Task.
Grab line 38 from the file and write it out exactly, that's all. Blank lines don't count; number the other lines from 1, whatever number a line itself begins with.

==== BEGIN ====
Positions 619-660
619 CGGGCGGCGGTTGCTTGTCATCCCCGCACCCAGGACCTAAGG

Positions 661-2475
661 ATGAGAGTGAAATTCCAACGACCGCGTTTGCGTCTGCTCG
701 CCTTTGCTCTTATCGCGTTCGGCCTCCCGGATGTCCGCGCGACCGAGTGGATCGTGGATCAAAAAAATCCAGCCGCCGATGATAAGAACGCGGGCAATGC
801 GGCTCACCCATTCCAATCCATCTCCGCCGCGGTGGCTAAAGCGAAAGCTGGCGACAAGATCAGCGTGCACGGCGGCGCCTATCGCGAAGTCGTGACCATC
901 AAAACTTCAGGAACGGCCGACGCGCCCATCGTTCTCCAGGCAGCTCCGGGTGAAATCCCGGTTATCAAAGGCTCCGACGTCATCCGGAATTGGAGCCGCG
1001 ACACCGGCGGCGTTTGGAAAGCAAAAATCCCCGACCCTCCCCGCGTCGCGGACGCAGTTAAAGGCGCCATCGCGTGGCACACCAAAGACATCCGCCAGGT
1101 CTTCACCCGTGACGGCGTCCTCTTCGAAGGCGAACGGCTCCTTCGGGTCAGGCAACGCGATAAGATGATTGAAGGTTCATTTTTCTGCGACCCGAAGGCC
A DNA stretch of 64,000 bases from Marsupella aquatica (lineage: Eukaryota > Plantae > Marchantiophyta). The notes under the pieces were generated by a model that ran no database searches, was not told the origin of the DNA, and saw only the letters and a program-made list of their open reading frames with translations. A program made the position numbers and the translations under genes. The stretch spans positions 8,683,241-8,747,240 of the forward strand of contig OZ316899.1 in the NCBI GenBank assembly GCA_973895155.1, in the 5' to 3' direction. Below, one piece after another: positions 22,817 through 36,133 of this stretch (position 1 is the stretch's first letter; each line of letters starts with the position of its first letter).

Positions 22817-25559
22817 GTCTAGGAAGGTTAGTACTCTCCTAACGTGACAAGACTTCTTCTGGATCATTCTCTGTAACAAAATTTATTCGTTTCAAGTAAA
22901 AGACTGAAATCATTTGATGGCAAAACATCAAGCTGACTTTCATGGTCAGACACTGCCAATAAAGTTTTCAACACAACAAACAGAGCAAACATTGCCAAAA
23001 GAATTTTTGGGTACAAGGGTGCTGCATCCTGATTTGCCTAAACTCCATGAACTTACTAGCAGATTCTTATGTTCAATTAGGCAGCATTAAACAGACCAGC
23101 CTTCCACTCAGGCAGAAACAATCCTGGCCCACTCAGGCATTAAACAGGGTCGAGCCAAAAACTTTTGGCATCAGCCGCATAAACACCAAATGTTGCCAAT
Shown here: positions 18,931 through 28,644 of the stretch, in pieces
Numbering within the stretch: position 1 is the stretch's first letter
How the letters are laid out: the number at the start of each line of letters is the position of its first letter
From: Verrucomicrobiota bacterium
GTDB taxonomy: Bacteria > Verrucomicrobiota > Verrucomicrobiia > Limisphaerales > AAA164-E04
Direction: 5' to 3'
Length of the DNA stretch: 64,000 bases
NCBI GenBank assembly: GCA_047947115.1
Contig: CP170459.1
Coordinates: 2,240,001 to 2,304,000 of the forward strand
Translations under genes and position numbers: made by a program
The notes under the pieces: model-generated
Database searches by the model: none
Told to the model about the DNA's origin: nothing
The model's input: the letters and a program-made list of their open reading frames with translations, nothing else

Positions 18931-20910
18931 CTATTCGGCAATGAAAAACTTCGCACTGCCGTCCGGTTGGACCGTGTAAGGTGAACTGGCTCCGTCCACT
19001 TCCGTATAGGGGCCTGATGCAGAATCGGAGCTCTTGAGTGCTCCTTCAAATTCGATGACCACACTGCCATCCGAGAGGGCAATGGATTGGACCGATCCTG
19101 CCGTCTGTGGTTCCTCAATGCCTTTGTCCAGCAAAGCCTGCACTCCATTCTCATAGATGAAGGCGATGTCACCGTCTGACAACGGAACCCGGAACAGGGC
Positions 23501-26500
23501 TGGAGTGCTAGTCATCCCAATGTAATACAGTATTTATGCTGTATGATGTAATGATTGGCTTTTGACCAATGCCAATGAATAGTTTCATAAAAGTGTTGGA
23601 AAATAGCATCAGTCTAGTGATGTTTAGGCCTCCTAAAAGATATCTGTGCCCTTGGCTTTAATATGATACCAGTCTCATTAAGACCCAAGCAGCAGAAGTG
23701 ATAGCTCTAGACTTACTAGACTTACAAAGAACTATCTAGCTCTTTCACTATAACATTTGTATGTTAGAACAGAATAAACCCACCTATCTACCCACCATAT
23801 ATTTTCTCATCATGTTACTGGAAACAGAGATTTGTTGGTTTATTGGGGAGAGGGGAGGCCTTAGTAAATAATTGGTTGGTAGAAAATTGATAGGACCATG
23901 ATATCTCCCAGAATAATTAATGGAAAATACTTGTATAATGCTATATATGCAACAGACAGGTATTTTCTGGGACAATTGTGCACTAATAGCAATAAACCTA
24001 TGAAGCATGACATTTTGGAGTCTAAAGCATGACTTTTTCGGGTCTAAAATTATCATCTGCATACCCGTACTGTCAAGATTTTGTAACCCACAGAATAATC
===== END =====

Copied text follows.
23701 ATAGCTCTAGACTTACTAGACTTACAAAGAACTATCTAGCTCTTTCACTATAACATTTGTATGTTAGAACAGAATAAACCCACCTATCTACCCACCATAT